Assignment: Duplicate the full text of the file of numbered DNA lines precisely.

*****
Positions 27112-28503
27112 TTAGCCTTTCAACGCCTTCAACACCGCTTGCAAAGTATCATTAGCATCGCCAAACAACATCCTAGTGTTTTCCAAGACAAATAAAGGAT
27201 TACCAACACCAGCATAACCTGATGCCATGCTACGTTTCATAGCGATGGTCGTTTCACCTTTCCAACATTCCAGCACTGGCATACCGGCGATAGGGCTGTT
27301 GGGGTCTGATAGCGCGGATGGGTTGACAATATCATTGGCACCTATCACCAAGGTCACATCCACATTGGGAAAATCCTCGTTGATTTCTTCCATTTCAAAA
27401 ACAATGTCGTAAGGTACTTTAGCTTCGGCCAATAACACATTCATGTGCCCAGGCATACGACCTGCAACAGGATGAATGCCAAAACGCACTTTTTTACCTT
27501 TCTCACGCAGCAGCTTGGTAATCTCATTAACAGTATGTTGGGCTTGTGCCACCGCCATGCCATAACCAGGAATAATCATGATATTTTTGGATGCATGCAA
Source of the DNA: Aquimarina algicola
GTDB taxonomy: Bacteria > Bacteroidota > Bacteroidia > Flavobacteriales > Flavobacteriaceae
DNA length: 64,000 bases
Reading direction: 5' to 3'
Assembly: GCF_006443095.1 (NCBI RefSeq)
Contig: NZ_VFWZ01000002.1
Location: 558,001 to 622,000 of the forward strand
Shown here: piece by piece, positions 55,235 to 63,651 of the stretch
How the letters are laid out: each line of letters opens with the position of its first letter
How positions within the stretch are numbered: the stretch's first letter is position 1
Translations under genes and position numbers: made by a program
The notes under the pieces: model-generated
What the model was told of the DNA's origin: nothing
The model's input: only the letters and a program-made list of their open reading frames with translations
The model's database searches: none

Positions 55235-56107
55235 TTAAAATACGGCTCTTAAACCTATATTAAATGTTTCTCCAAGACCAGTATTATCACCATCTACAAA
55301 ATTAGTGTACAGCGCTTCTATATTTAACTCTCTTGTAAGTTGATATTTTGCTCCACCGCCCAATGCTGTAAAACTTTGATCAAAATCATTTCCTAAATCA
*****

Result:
Positions 27112-28503
27112 TTAGCCTTTCAACGCCTTCAACACCGCTTGCAAAGTATCATTAGCATCGCCAAACAACATCCTAGTGTTTTCCAAGACAAATAAAGGAT
27201 TACCAACACCAGCATAACCTGATGCCATGCTACGTTTCATAGCGATGGTCGTTTCACCTTTCCAACATTCCAGCACTGGCATACCGGCGATAGGGCTGTT
27301 GGGGTCTGATAGCGCGGATGGGTTGACAATATCATTGGCACCTATCACCAAGGTCACATCCACATTGGGAAAATCCTCGTTGATTTCTTCCATTTCAAAA
27401 ACAATGTCGTAAGGTACTTTAGCTTCGGCCAATAACACATTCATGTGCCCAGGCATACGACCTGCAACAGGATGAATGCCAAAACGCACTTTTTTACCTT
27501 TCTCACGCAGCAGCTTGGTAATCTCATTAACAGTATGTTGGGCTTGTGCCACCGCCATGCCATAACCAGGAATAATCATGATATTTTTGGATGCATGCAA
Source of the DNA: Aquimarina algicola
GTDB taxonomy: Bacteria > Bacteroidota > Bacteroidia > Flavobacteriales > Flavobacteriaceae
DNA length: 64,000 bases
Reading direction: 5' to 3'
Assembly: GCF_006443095.1 (NCBI RefSeq)
Contig: NZ_VFWZ01000002.1
Location: 558,001 to 622,000 of the forward strand
Shown here: piece by piece, positions 55,235 to 63,651 of the stretch
How the letters are laid out: each line of letters opens with the position of its first letter
How positions within the stretch are numbered: the stretch's first letter is position 1
Translations under genes and position numbers: made by a program
The notes under the pieces: model-generated
What the model was told of the DNA's origin: nothing
The model's input: only the letters and a program-made list of their open reading frames with translations
The model's database searches: none

Positions 55235-56107
55235 TTAAAATACGGCTCTTAAACCTATATTAAATGTTTCTCCAAGACCAGTATTATCACCATCTACAAA
55301 ATTAGTGTACAGCGCTTCTATATTTAACTCTCTTGTAAGTTGATATTTTGCTCCACCGCCCAATGCTGTAAAACTTTGATCAAAATCATTTCCTAAATCA